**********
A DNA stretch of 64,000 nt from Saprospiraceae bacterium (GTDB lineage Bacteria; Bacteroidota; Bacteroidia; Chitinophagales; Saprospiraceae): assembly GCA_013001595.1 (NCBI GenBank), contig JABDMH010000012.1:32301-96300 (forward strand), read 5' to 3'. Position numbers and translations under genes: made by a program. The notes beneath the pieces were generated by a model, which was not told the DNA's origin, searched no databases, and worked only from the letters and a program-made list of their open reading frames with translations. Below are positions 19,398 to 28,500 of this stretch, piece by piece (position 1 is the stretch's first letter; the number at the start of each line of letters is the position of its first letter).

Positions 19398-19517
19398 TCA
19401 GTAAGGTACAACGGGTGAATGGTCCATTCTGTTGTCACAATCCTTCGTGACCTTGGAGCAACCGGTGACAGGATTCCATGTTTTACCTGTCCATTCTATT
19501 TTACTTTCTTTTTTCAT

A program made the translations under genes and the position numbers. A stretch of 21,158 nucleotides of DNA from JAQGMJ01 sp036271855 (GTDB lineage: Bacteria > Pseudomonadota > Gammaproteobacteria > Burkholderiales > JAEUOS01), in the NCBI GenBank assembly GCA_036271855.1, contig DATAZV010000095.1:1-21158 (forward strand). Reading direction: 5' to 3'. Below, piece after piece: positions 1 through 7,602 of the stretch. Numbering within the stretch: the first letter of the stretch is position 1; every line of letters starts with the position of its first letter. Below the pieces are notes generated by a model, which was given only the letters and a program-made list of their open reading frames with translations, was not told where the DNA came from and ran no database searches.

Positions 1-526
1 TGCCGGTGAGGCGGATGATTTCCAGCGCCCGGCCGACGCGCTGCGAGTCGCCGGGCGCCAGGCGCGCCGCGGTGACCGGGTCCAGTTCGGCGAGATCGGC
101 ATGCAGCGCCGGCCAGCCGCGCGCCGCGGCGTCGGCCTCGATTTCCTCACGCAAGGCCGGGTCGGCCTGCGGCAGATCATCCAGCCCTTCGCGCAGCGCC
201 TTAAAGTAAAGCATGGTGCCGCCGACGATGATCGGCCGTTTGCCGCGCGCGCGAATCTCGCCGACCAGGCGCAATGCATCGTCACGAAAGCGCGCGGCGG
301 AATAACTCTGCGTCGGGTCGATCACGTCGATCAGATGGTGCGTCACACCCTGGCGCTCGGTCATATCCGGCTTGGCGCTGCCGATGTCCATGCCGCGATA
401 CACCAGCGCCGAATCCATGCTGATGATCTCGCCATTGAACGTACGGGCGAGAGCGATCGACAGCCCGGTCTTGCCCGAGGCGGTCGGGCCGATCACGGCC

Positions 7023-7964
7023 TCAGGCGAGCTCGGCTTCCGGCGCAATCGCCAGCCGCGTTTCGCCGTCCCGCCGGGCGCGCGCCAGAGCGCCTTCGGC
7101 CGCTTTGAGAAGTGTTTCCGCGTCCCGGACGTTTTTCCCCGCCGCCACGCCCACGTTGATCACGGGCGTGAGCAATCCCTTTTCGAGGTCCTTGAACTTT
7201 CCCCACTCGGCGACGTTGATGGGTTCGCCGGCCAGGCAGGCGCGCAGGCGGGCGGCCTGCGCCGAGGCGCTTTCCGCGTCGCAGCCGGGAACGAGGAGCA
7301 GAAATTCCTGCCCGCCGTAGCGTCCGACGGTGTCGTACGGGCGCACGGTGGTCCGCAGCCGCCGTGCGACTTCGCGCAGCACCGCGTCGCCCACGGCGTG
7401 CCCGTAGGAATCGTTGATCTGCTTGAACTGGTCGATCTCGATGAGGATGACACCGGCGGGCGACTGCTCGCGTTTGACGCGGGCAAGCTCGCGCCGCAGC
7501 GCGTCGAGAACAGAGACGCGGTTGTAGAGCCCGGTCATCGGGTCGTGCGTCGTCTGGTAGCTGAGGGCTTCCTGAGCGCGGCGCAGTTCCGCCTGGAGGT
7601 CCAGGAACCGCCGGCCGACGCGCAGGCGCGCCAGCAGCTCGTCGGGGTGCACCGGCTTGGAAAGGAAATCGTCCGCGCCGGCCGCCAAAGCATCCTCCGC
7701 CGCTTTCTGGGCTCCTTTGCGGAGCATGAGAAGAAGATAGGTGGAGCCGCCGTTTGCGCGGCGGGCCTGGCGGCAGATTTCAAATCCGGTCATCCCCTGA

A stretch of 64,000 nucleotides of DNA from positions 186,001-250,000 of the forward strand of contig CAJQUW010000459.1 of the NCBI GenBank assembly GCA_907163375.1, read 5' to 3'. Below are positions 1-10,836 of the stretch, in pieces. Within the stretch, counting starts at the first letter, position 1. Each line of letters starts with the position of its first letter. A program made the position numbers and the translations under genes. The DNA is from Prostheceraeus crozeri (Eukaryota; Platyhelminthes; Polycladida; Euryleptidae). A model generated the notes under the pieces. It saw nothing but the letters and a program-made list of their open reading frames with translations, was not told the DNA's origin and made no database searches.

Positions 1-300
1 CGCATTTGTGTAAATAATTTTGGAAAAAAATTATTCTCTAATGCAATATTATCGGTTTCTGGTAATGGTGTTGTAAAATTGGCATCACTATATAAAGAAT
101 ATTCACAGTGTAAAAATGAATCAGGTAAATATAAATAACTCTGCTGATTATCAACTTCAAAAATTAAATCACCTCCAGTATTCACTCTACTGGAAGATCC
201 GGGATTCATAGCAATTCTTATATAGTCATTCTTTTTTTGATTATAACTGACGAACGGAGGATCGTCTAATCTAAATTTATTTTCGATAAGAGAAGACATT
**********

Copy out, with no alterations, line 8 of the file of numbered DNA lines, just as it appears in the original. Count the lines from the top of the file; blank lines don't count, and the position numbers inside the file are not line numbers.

1 TGCCGGTGAGGCGGATGATTTCCAGCGCCCGGCCGACGCGCTGCGAGTCGCCGGGCGCCAGGCGCGCCGCGGTGACCGGGTCCAGTTCGGCGAGATCGGC